Ukraine’s first grain shipments since the Russian invasion herald relief for squeezed global markets, but many challenges remain until the millions of tonnes of food stuck in the country are released.
Perhaps the biggest is the reluctance of shipowners to send their ships into harm’s way, as the waters are full of mines and Russia did not hesitate to strike the port of Odessa after the safe passage agreement was signed, Bloomberg reports. Officials with knowledge of the insurance market reported a wide range of numbers for the country’s cargo coverage, with most of the numbers looking prohibitive for the trade.
“The cost of insurance should be very high and without any government help it will be hard to find,” said Benoit Fayaud, an analyst at Strategie Grains in France. “It could be an issue to accelerate exports.”
The activity began with the ship Razoni, which headed to Lebanon earlier this week with 26,527 tonnes of corn. Three more ships departed from Ukraine’s Black Sea ports on Friday, and two ships are heading to the port of Chornomorsk from Turkey to pick up cargo.
Together that would make about 85,000 tonnes of exports in a week – a symbolic start, but less than 8% of the exports Ukraine usually sends at this time of year. Some quantities are also exported by road and rail, but in much smaller quantities than can be moved by sea. Wheat and corn prices have soared since the invasion, exacerbating food shortages in countries like Somalia that depend on Ukrainian farmers.
Vasilis Mougis, co-founder of Athens-based Doric Shipbrokers, said he has received inquiries this week about shipping grain from Ukraine to destinations such as Egypt, Turkey, China, Spain and Italy.
Insurers offer non-binding policies to shipowners with war risk rates ranging between 1% and 5% of the ship’s hull value, according to people involved in the market. In less dangerous areas, this coverage is often only a fraction of 1%.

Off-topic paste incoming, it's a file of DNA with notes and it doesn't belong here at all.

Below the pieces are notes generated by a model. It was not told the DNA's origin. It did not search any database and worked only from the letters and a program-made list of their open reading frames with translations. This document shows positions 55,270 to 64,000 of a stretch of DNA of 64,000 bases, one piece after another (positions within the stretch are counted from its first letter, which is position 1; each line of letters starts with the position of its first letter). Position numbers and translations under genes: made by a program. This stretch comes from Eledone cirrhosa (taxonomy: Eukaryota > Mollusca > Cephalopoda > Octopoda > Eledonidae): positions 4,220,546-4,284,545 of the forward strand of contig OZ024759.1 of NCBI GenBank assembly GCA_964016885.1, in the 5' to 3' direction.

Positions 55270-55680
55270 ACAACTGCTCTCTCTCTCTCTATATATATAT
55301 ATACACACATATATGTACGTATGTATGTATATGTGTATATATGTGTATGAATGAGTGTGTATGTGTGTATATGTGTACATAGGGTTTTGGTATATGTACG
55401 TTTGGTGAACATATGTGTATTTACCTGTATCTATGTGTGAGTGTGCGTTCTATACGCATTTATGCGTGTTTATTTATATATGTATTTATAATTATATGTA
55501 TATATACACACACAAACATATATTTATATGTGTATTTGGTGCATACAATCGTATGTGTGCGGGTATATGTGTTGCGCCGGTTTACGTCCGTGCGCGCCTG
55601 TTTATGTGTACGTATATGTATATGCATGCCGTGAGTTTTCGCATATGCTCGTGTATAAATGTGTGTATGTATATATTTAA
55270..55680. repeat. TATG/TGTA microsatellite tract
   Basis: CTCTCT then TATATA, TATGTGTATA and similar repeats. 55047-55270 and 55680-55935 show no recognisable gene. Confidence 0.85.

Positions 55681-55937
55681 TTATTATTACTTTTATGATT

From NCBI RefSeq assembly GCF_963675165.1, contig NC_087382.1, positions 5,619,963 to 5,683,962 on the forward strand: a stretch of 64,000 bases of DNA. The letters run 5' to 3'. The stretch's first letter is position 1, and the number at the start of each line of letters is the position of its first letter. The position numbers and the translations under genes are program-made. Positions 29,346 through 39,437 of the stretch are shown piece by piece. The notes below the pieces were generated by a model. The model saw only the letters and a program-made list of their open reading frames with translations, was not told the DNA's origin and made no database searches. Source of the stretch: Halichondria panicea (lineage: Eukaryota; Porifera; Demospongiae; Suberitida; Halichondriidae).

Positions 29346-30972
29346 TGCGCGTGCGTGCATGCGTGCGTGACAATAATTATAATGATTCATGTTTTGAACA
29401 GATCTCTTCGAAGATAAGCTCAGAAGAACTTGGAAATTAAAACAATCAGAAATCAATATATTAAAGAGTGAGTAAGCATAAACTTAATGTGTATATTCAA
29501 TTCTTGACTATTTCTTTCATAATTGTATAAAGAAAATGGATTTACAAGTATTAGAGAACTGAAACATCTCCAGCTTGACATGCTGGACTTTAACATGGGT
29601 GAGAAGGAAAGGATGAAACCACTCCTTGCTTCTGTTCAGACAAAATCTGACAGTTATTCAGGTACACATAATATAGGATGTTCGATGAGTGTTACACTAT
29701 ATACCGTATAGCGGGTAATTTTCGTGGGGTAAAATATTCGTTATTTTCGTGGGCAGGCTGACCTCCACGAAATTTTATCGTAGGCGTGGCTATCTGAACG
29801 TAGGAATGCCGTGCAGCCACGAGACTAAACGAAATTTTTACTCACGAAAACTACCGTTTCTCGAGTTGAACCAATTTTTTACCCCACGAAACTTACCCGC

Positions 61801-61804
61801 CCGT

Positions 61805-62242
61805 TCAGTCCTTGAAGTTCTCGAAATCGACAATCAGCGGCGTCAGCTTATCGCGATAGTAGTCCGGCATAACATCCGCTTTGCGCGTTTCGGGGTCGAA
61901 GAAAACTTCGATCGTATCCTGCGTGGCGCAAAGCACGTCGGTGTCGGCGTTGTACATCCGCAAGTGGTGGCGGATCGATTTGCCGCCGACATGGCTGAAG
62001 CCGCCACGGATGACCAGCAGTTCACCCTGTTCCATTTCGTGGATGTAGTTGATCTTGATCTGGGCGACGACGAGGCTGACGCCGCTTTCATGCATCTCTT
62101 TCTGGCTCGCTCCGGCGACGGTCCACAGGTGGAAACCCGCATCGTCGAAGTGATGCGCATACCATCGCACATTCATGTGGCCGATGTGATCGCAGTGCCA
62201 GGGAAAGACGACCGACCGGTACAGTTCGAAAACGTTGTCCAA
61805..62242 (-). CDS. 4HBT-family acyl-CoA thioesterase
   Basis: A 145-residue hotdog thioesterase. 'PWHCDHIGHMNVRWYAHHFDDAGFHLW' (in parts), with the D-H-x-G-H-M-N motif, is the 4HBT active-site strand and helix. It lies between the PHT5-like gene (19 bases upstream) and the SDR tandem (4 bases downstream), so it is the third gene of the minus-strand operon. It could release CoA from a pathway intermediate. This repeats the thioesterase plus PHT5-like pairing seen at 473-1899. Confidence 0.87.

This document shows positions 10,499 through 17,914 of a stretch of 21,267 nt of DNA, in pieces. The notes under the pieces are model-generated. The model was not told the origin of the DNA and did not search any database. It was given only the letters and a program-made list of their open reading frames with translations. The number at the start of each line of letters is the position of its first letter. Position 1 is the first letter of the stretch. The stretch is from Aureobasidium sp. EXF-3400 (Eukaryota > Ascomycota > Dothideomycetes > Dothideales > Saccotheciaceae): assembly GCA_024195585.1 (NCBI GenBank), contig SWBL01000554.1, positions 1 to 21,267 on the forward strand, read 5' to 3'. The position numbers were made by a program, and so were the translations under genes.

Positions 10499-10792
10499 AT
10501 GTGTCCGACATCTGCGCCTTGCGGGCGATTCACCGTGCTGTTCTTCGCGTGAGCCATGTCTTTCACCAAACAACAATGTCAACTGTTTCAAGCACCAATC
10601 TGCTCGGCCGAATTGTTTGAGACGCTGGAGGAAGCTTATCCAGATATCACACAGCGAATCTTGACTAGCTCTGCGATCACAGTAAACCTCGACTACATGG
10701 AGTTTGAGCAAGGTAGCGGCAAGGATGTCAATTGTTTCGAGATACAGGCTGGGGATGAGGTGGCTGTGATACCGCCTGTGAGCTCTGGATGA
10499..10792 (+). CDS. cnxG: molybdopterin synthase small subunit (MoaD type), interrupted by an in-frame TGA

In addition to insurance, ships stuck for months in the ports of Odessa, Chornomorsk and Pivdeni may need to be inspected and any defects rectified.
“There will be some exports through the Black Sea ports, but not as much, not as before at least,” Fayaud said. “It will take a long time to load the new ships.”
Standard operating procedures for the shipping lanes were close to being finalized and will be made public once agreed, a UN spokesman said on Monday.
Mougis estimates that activity in the Black Sea dropped by more than two-thirds after the war began, although Russia continued to export large quantities of grain from Novorossiysk and the Caucasus to the northeast. Black Sea ports saw around 20% more arrivals from Turkish- and Russian-owned vessels in the second quarter and 20% fewer visits from Ukrainian-owned vessels, according to data from Lloyd’s List.
No ships leaving Ukraine have yet been covered under insurer Ascot Group and insurance broker Marsh’s new grain and food insurance program for the country, Chris McGill, Ascot Group’s head of commodities, said on Wednesday.